Measurement, Determinants and Effects on Country Stability
Edited by Núria Bosch, Marta Espasa and Albert Solé Ollé
Massimo Bordignon This is an interesting chapter on a fascinating topic, written by one of the most learned scholars of the field. The chapter has really three parts. The first is an up-to-date survey of the economic literature on the formation and breakup of countries. The second is an attempt to cast further light on the relationship between decentralization, regional redistribution and secession, using a simple model to highlight a few ideas. The third is a critical survey of some recent empirical studies touching on the same problem. The second part is the most novel one, and it is the one where I want to focus most my comments on. WHY IS THIS AN IMPORTANT SUBJECT? But before doing so, let me briefly comment on the importance of the issue. As the author notes, there are now 193 different countries around the world; there were only 74 (or less than one half) in 1945. Tendencies toward decentralization seem to be widespread around the world, so much so that the great international organizations, such as IMF, the World Bank, OCSE, have all felt obliged to give increasing attention to the subject. In Europe, and particularly after the formation of the Common Market (1992), all large countries have undergone important decentralization processes; in some cases, as in Belgium, getting very close to a separation of the original country into its linguistic components. Ethnic conflicts and separation have become a constant in many continents. Even the relatively peaceful Europe has known dramatic conflicts...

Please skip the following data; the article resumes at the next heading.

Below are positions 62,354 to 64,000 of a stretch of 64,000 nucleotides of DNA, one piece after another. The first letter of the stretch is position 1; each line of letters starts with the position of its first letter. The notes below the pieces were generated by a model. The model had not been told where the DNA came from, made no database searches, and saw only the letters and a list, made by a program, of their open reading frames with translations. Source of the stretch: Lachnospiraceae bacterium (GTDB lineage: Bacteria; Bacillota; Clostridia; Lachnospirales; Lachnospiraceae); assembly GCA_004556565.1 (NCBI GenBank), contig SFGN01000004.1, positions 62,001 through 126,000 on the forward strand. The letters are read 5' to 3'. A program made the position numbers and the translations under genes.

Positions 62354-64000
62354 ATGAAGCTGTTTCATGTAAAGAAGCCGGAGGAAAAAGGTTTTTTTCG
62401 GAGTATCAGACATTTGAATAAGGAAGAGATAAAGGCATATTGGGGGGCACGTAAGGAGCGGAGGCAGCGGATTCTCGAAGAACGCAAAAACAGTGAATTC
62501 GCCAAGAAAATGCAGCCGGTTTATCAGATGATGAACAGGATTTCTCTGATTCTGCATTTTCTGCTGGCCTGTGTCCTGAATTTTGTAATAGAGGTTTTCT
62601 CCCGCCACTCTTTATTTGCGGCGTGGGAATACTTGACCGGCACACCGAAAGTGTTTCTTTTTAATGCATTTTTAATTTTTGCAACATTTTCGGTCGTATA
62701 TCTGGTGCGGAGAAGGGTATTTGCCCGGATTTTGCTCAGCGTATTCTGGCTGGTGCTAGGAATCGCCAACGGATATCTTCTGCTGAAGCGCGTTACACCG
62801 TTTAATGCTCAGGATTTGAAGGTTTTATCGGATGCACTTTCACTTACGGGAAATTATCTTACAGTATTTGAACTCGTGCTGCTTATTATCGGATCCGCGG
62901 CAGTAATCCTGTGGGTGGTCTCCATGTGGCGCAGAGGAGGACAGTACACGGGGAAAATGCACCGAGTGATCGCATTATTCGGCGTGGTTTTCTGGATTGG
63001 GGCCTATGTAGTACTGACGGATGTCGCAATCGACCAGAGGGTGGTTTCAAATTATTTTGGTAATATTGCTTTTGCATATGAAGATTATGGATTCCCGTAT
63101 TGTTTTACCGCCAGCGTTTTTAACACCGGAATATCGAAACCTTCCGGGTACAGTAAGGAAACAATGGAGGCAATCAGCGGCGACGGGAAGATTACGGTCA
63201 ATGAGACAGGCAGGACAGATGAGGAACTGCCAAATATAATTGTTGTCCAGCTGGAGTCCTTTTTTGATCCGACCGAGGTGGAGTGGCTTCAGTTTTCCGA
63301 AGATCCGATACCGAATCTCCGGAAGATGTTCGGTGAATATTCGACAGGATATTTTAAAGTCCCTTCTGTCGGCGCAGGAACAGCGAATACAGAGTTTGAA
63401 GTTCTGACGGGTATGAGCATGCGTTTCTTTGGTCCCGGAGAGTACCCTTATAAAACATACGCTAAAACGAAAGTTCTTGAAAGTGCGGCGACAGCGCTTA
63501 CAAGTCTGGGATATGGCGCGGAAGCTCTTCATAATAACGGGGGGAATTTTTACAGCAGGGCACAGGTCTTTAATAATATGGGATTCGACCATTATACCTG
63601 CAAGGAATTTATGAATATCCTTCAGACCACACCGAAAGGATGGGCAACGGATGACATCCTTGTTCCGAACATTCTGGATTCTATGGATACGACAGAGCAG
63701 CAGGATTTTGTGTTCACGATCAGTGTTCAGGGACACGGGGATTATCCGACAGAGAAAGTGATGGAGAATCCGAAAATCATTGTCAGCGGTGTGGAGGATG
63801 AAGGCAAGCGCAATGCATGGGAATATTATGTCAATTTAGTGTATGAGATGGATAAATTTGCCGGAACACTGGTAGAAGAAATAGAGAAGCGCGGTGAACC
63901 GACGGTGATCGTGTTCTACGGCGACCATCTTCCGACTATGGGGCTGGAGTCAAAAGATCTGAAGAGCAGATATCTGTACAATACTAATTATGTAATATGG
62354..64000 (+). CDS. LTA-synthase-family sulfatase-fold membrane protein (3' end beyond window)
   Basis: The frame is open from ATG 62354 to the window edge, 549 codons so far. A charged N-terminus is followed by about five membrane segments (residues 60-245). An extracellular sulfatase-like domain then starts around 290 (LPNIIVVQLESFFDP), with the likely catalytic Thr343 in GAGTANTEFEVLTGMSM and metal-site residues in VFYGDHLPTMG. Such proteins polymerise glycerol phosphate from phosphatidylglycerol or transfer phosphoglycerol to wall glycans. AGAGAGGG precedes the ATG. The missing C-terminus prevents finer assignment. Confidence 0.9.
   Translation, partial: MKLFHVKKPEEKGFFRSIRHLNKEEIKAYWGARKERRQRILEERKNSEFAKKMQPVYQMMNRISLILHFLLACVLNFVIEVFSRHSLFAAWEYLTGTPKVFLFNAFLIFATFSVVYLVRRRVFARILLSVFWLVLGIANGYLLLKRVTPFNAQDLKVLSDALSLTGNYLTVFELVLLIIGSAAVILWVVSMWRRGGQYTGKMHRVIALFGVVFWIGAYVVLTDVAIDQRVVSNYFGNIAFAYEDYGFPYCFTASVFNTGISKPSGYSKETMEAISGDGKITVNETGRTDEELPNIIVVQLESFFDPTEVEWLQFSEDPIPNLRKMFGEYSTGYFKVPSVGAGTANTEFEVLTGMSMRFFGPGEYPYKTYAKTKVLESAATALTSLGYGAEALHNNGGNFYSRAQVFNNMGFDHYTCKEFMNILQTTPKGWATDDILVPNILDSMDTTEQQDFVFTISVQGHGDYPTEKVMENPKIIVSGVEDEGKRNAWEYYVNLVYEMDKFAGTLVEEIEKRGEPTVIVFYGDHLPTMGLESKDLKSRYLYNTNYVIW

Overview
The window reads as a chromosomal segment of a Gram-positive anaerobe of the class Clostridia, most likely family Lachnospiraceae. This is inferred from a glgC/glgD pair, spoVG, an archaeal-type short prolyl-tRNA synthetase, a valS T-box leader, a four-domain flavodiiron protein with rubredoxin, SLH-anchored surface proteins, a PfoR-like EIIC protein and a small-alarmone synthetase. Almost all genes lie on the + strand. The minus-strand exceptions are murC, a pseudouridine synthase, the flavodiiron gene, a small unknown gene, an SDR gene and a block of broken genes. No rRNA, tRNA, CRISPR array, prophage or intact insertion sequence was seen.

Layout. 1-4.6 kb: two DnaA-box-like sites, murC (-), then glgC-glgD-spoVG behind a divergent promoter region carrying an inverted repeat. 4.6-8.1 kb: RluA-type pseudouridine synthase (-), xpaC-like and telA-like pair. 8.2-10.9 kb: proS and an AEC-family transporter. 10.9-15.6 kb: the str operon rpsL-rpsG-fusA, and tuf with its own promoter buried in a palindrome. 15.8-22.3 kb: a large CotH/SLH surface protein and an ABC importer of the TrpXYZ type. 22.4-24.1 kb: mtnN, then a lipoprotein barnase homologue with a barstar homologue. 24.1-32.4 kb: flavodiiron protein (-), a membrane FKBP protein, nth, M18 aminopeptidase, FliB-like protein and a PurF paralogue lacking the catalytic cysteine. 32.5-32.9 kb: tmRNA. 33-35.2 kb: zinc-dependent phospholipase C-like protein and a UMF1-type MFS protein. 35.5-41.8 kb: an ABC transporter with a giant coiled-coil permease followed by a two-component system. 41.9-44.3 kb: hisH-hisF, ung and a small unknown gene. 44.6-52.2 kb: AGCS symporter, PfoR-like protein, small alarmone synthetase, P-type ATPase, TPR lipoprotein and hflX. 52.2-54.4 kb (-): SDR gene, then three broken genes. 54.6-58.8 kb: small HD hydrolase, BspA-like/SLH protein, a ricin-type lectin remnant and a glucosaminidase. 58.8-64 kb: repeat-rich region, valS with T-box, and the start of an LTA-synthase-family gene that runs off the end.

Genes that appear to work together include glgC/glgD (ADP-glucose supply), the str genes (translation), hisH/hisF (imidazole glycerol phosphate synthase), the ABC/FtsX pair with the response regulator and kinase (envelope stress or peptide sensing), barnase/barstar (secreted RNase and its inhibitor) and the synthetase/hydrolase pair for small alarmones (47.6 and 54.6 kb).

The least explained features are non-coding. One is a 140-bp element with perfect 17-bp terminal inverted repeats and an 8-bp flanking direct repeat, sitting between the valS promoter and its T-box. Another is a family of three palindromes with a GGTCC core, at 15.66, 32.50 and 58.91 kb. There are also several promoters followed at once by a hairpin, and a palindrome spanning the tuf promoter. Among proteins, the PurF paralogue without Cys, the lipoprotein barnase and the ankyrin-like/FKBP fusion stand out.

You are not authenticated to view the full text of this chapter or article.